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Resilient Medvedev grinds down Tsitsipas to reach Australian Open final
The Russian lost his composure at one stage but recovered superbly to reach the final for the second year in a row
Daniil Medvedev vented, buckled briefly, recovered quickly and eventually ground down Stefanos Tsitsipas in a barrage of heavy hitting at Melbourne Park on Friday to claim his place in the final of the Australian Open for the second successive year.
The No 2 seed, who won his first Grand Slam title at the US Open last September, lost his rag at the umpire for not penalising Tsitsipas’ coach for what he said was coaching but he shook it off immediately and bounced back brilliantly to clinch a 7-6 (5), 4-6, 6-4, 6-1 victory.
Medvedev is only the second man in the Open era to win his first Grand Slam title and reach the final in the very next slam, after Andy Murray. He’ll play Rafael Nadal in the final after the Spaniard beat Matteo Berrettini in four sets.
“I don’t think bad emotions help me too much,” Medvedev said. “When I made it (in the past), many times I lose matches because of this. As soon as I did it. I was like, that was a big mistake. I am happy I managed to re-concentrate at the beginning of the fourth set. I tried my best and I’m happy it worked.
“Starting from 5-4 in the third I found some momentum, made a few very important passing shots, and his energy went down because of this and mine went up because of this.”
With the roof closed for rain, there was nothing to put either men out of their stride on serve and both served brilliantly, rarely allowing the opponent a chance to get into their service games, while the standard of hitting was incredibly high right from the start.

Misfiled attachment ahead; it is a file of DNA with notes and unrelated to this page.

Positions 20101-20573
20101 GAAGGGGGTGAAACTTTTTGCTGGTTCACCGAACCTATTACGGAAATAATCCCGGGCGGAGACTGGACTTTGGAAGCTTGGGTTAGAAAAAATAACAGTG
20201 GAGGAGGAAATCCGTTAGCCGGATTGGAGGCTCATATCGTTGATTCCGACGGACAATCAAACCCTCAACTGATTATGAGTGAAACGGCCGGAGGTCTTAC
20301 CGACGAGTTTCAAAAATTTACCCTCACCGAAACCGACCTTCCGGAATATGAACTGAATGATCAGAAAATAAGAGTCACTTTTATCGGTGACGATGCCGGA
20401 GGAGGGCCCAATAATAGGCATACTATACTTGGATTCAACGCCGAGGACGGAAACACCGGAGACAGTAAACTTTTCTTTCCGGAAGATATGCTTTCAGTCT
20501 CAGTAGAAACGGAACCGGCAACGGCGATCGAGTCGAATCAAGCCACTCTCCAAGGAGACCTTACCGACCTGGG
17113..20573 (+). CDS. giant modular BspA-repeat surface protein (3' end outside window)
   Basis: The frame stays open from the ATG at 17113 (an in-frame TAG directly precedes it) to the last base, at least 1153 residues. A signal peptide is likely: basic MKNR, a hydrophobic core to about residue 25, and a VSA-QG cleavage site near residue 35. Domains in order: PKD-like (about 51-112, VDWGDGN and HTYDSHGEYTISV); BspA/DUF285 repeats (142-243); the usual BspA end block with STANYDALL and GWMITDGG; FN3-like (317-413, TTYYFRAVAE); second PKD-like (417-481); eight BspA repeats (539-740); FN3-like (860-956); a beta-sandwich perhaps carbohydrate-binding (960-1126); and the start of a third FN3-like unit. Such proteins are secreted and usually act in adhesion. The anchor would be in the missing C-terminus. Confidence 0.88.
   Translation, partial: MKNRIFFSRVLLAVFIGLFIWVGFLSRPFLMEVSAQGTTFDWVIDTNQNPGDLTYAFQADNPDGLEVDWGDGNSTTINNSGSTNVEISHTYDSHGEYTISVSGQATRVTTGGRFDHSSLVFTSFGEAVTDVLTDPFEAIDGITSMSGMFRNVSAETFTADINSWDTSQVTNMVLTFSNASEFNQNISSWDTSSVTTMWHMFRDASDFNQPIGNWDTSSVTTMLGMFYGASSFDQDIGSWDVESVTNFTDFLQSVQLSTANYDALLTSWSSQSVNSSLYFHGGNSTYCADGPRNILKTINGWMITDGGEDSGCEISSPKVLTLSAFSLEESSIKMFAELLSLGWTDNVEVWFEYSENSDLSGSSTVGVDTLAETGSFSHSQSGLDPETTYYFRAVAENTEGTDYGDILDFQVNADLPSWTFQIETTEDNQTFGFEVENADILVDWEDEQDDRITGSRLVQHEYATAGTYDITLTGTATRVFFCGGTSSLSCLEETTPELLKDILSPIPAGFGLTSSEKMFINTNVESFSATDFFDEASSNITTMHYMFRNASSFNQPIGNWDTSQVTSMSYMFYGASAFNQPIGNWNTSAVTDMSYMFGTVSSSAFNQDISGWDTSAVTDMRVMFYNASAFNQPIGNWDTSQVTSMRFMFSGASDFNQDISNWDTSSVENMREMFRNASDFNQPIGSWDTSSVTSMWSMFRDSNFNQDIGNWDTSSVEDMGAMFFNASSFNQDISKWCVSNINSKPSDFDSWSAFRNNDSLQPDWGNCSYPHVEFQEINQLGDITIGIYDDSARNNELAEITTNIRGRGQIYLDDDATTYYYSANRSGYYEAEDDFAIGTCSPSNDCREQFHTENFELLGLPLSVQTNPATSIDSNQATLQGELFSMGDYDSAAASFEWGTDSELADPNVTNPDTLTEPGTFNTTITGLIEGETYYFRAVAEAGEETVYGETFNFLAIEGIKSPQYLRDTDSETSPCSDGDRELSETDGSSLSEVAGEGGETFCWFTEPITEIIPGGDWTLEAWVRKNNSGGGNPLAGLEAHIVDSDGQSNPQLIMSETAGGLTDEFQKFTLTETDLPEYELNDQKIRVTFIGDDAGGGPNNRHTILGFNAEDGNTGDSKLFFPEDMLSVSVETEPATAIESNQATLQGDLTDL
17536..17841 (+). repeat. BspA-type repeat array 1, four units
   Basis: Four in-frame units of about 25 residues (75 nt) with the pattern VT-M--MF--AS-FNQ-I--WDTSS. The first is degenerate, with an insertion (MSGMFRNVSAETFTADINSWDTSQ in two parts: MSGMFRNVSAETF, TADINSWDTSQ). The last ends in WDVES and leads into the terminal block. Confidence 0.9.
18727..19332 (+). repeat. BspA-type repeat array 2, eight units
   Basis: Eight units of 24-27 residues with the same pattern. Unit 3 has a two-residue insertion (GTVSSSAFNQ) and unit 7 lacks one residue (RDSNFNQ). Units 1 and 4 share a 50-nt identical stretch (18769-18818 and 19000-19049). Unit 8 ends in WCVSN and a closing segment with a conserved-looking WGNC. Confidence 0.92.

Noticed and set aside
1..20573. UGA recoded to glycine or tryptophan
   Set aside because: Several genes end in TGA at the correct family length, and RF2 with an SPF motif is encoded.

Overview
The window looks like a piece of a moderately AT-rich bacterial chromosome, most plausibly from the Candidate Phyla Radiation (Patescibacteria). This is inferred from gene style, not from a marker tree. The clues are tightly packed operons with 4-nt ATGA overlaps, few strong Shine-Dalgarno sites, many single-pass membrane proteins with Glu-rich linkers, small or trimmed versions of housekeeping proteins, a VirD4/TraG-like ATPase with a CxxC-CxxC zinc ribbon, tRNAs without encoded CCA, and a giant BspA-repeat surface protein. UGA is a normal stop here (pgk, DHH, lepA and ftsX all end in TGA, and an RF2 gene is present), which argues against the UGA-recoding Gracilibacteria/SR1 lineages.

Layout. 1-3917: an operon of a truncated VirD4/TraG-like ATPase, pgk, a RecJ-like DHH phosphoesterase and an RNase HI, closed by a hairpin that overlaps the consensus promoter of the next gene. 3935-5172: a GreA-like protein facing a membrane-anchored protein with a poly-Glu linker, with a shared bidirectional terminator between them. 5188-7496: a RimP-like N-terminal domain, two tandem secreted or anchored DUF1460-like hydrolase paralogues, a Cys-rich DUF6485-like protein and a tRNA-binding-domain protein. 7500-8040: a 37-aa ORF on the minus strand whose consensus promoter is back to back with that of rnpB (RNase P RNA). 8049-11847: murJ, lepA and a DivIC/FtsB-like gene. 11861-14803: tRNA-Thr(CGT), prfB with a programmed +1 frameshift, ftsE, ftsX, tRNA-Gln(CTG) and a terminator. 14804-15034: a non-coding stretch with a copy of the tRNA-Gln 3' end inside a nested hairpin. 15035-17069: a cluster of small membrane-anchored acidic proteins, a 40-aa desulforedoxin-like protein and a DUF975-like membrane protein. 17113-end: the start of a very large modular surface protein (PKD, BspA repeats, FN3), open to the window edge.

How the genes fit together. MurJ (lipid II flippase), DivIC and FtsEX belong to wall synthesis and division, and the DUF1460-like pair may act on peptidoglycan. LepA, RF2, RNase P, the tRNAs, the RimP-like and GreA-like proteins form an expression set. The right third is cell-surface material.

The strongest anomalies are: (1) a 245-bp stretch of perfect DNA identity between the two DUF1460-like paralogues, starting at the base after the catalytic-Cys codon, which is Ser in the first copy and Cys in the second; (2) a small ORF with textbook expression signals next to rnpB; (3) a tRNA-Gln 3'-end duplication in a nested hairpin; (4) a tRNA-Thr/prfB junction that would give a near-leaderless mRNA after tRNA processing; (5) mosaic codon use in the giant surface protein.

Tsitsipas saved four four break points at 4-4 as the first set went to a tiebreak and though the Greek led 4-1, the Russian recovered to win it 7-5.
Tsitsipas didn’t drop his head, though and broke at the start of the second, only for Medvedev to break back for 3-3. But the Greek, who came forward at every opportunity, kept his calm and when Medvedev lost his head at 5-4 in the second, Tsitsipas took full advantage to break and level the match.
Angry Medvedev loses his rag
Medvedev ranted toward the umpire at the end of the second set, calling him a “small cat” as he complained about what he saw was illegal coaching from Tsitsipas’ father, Apostolos. “Are you stupid,” he yelled at the umpire.
Tsitsipas had a couple of chances to break in the first game of the third set but Medvedev knuckled down and slowly began to take control. Tsitsipas’ serve out wide to the deuce court had been very effective early on but the Russian found his range on return to make life tough for him and he got the break he needed to take the set and move ahead.
Relentless Medvedev pulls away for victory
At 1-1 in the fourth, Tsitsipas was warned for coaching, which brought no reaction from Medvedev while Tsitsipas siled ironically. All the momentum was with him now and he ran away with the fourth to set up a clash with Nadal, who beat him in his first Grand Slam final, at the US Open in 2019.
“I’m going to play again against one of the greatest, What’s funny is again I’m going to play someone who’s going for 21. I guess last time, Rafa was watching on the TV, I don’t know who he was cheering for. I think Novak will be watching this one too.
“I’m ready. I know that Rafa is a very strong player and I will need to show my best to try to win this match.”